Last week I wrote a blog entry discussing the basic template I use to design my training sessions. You can read “How I train” (Part 1) here. I also mentioned last week that, this week, I would go into more detail as to the reasoning behind why I do things the way I do.
As I mentioned last week, I focus on 6 basic movement patterns for the strength training portion of my sessions. Again, these are:
Most people are not at all used to thinking of training movement patterns. They follow a typical bodybuilding/body part split which usually results in:
-Leg day (although this often gets skipped over)
There are a few reasons as to why I don’t train clients or myself like this.
1. It’s not practical. As you can see, with a typical body part split, it takes 5 days just to train the entire body. I have very few clients who train more than 3 days a week. If I followed this kind of split, it would take me a week and a half to train someone’s body. It just doesn’t work. Now you may be thinking, “So why don’t you double them up?” which would result in something like this:
-Chest and tris
-Back and bis
-Legs and shoulders
While this does solve the issue of it taking so long to train the entire body, I believe there are still several flaws in training this way. Which leads us to number two.
2. Volume. When people follow the traditional body part split, there is a great deal of volume of work for each body part. Let’s look at what could be a typical chest session. Someone might do bench press, incline bench, dips, dumbbell flys, and cable crossovers. That gives us 5 exercises for the chest in 1 day. For the general population, unless you’re a genetic freak or taking steroids, this amount of work for a body part is too much. The body isn’t able to recover in a way that creates strength gains. Now, when someone first starts training, yes, they can make gains this way. But most people can make gains doing just about anything when they first start. It’s once they get down the road a little way that it becomes trouble.
3. Isolation moves don’t burn as many calories. When it comes to designing programs for my clients, I’m always looking at how to get the most bang for their buck. I have a limited amount of time to get as much done as I possibly can, which doesn’t leave any time for things that aren’t incredibly productive. Movements like bicep curls, tricep extensions, shrugs, calf raises, etc. just don’t burn many calories, nor do they do a great deal for someones strength. A client is going to get a lot more actual work done by doing big compound movements. Instead of bicep curls, do rows and pull ups. Instead of tricep work do push ups and bench presses. Unless you’re competing in a body building or figure athlete competition, there should be very little room for much of these kinds of movements in your routine (like an arm day).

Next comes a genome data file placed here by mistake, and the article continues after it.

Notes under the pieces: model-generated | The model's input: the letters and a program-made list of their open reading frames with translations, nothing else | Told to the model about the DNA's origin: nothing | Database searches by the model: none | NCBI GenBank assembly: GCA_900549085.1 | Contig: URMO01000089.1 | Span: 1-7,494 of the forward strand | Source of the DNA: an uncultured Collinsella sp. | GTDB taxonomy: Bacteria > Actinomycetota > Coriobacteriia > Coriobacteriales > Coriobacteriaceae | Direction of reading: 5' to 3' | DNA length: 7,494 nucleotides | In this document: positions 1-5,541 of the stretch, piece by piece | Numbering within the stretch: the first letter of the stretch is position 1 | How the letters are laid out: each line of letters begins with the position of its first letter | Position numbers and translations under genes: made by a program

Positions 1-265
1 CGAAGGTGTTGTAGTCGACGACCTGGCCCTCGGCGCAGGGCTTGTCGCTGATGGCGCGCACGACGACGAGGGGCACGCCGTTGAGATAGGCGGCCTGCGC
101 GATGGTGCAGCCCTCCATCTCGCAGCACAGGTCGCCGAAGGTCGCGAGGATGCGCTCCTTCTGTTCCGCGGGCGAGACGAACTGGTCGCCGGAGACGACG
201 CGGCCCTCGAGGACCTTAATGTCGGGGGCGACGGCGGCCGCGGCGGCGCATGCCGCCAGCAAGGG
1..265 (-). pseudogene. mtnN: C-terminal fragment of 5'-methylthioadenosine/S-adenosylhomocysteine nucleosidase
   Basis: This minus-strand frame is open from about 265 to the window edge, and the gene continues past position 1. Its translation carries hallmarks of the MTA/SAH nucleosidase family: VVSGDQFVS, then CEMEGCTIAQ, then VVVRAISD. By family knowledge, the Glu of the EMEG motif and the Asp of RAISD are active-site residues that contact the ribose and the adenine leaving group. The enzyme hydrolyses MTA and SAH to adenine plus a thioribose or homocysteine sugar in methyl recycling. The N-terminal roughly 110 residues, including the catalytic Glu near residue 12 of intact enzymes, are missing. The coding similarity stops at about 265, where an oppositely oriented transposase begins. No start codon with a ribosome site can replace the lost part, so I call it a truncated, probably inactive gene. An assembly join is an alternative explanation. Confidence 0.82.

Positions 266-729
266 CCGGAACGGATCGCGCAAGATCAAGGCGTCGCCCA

4. Isolation moves aren’t really isolation moves. When someone does a lateral shoulder raise, the typical thought is that it’s isolating the shoulder.
5. Time. When someone is following a typical body part split a lot of time gets wasted. If someone is doing a bench press, they are wasting a lot of time resting up for the next set. The way I design things, if someone does a bench press, their chest gets rest while they’re off doing a horizontal pulling movement. This still gives rest to specific movement patterns, but gets twice the amount of work done in the same amount of time.
With the 6 movement patterns I design my sessions around, you get a great deal of caloric burn for every exercise. Things like deadlifts, squats, pull ups, push presses, push ups, bench press, rows, etc are incredibly compound. This, in turn, demands a greater amount of calories for them to be performed, which helps us get lean. When you only do 1-2 exercises per movement pattern in a day, you have the ability to recover which leads to greater strength gains and more muscle. And the more muscle we have the more calories we burn throughout the day. Isn’t it nice how all of that works?
I would encourage you to look at what you are currently doing in your training sessions and begin to look at exercises as movement patterns rather than body part specific. Either later this week or the start of the next, I will write more on how to set up your training sessions using these types of movement patterns.